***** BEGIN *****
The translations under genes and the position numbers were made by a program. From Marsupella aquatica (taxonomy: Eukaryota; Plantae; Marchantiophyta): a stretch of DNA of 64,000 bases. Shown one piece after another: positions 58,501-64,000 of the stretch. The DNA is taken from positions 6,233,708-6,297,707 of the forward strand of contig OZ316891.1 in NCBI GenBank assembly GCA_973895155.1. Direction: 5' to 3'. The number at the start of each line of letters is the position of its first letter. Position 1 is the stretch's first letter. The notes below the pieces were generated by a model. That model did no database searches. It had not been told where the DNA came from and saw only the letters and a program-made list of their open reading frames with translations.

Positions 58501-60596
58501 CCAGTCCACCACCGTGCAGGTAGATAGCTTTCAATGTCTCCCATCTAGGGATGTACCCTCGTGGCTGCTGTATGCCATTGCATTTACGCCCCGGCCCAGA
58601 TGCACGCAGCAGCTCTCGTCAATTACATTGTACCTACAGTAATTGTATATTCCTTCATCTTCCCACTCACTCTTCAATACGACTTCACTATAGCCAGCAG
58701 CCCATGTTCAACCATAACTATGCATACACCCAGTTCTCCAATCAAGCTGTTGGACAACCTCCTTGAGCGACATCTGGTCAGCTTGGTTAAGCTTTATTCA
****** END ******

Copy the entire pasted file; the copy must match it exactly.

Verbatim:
The translations under genes and the position numbers were made by a program. From Marsupella aquatica (taxonomy: Eukaryota; Plantae; Marchantiophyta): a stretch of DNA of 64,000 bases. Shown one piece after another: positions 58,501-64,000 of the stretch. The DNA is taken from positions 6,233,708-6,297,707 of the forward strand of contig OZ316891.1 in NCBI GenBank assembly GCA_973895155.1. Direction: 5' to 3'. The number at the start of each line of letters is the position of its first letter. Position 1 is the stretch's first letter. The notes below the pieces were generated by a model. That model did no database searches. It had not been told where the DNA came from and saw only the letters and a program-made list of their open reading frames with translations.

Positions 58501-60596
58501 CCAGTCCACCACCGTGCAGGTAGATAGCTTTCAATGTCTCCCATCTAGGGATGTACCCTCGTGGCTGCTGTATGCCATTGCATTTACGCCCCGGCCCAGA
58601 TGCACGCAGCAGCTCTCGTCAATTACATTGTACCTACAGTAATTGTATATTCCTTCATCTTCCCACTCACTCTTCAATACGACTTCACTATAGCCAGCAG
58701 CCCATGTTCAACCATAACTATGCATACACCCAGTTCTCCAATCAAGCTGTTGGACAACCTCCTTGAGCGACATCTGGTCAGCTTGGTTAAGCTTTATTCA